The Virtue of Failure
Becoming a better leader through mistakes, failure and loss
Renowned Author and speaker Tony Campolo has often drawn attention to a survey of people over the age of ninety-five. The survey asked just one very simple question “If you had to live over again, what would you do differently?”
Of all the perspectives from which to view life this must be the most profound. Of all demographics there cannot be a group who are more keenly and reflectively aware of the limits of life. And at ninety-five there is no other way to see one’s life except in hindsight; and hindsight, as they say, is always 20/20.
I imagine we could all confidently predict the kind of answers that were given in the survey: More time spent with family; less focus on worries; more time spent enjoying life; less attention to material gain etc. etc. But the most common answer given is striking and unexpected.
“I wish I had risked more.”
The survey found that, at the end of life, the most common reflection is not regret at mistakes made but for opportunities missed through playing it safe. It’s a very counter-intuitive observation. We might expect a life well lived to be one in which mistakes are minimised and successes maximised. Yet the survey respondents wished instead that they had given themselves more opportunities to mess it all up and fail.
Put another way; it is not failure that threatens to limit our existence but rather the fear of failure.
As Campolo rightly observed, the implications of this observation, as limited as his survey might have been (the sample was only 50 people), are hugely important for those who are interested in questions about the good life.
We all want to succeed and yet if we are honest and we know ourselves, do we not already know that all of life’s treasures are found on the other side of the pain of failure? We do not learn and grow much in the ecstasy of personal success and renown. It may feel wonderful, but we all know that unchecked, this kind of unmitigated success is really quite bad for us. No, as hard as it may be to stomach, access to our full potential is only reached through the gut-wrenching, cringe-inducing path of screwing things up.
This truth strikes fairly close to the beating heart of the Christian life. The New Testament is crammed full with allusions to God’s desire to walk with us into our mistakes, rejections and losses. As St Paul says, ‘When I am weak he is strong’, His power, he says, ‘is perfected in weakness’.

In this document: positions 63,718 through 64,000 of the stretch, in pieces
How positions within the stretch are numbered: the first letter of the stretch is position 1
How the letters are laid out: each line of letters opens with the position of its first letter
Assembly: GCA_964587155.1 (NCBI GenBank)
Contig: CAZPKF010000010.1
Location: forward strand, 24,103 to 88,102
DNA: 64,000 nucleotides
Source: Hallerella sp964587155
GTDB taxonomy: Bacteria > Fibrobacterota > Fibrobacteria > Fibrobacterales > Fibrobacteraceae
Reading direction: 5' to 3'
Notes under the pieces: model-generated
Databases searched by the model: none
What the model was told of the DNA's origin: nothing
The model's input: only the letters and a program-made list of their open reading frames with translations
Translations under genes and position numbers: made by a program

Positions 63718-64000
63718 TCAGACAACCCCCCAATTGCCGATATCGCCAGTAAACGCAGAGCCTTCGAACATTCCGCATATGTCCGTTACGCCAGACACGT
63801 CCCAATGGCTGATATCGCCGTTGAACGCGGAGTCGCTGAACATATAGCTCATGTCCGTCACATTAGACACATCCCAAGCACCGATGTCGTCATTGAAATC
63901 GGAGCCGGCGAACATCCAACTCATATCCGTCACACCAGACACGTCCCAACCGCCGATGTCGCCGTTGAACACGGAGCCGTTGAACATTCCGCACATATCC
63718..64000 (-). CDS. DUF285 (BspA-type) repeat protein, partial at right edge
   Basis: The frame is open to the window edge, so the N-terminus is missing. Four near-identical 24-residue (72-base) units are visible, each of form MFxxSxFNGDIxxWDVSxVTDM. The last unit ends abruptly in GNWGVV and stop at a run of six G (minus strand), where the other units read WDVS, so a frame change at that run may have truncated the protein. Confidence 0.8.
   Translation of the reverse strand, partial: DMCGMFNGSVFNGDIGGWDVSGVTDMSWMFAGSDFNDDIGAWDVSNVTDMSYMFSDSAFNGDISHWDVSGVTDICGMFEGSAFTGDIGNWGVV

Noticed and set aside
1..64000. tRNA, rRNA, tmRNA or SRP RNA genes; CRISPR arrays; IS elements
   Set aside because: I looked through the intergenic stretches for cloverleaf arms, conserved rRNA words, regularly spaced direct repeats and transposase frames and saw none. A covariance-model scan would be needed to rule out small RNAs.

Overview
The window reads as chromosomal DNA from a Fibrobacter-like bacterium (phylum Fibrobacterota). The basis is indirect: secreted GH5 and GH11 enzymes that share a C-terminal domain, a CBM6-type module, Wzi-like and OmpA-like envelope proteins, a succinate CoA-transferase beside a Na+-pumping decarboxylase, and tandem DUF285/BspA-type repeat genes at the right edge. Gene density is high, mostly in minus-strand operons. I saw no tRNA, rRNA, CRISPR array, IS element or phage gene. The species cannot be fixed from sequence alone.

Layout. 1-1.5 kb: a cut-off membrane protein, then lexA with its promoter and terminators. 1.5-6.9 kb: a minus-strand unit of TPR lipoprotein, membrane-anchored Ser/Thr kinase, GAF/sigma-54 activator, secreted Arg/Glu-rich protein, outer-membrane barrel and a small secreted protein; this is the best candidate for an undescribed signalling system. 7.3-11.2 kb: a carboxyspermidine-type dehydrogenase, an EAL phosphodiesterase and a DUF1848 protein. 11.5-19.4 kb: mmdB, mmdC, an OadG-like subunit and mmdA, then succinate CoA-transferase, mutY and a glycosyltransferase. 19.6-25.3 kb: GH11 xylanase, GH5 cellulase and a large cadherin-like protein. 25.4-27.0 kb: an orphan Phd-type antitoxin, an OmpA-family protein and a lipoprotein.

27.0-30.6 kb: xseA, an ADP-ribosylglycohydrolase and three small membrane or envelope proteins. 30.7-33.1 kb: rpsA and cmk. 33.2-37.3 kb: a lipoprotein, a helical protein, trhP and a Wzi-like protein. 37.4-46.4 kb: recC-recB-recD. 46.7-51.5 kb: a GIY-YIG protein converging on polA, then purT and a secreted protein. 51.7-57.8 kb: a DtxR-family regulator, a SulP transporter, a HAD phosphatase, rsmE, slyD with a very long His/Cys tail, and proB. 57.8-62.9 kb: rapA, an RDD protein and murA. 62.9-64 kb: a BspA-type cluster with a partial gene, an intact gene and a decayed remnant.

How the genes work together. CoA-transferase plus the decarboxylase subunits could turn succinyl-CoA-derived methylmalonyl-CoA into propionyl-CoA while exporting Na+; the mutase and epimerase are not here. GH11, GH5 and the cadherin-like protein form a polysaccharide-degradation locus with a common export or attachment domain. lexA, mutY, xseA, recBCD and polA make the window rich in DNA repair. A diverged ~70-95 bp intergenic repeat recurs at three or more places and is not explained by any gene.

As the medieval mystic and Julian of Norwich said, “First there is the fall and then we recover from the fall. Both are the mercy of God.” Here we also find the answer to my most persistent childhood Sunday school question “what is so good about Good Friday?”
This month at CHOW we will hear from two speakers and a musician who will help us to think more keenly about the many strands of this theme. Their talks and music will include reflections on the theme of ‘The Virtue of Failure’ from the perspective of work, politics, womanhood, public life and spirituality.
Our speakers are Kristina Moore, Deputy for St Peter and Minister for Home Affairs. And Michelle Johansen, Coach, Consultant and Founder of the Woman’s Development Forum. And Liz Shea, one of Jersey’s most talented singer- songwriters will be providing our soundtrack.
As is our custom, our two speakers will be employing the Pecha Kucha speaking format and then we’ll be looking to you to provide questions, thoughts and reflections after time in discussion with your tablemates.
Join us for a delicious lunch by The Daily Grind and the chance to take part in the bursting and dispelling of some our business community’s most persistent myths about the nature of success failure and life.
We hope to see you in Church House from 1-2pm.
Please note that you must register to attend CHOW. If you do not register we cannot guarantee you a seat at the event. Please reserve your place here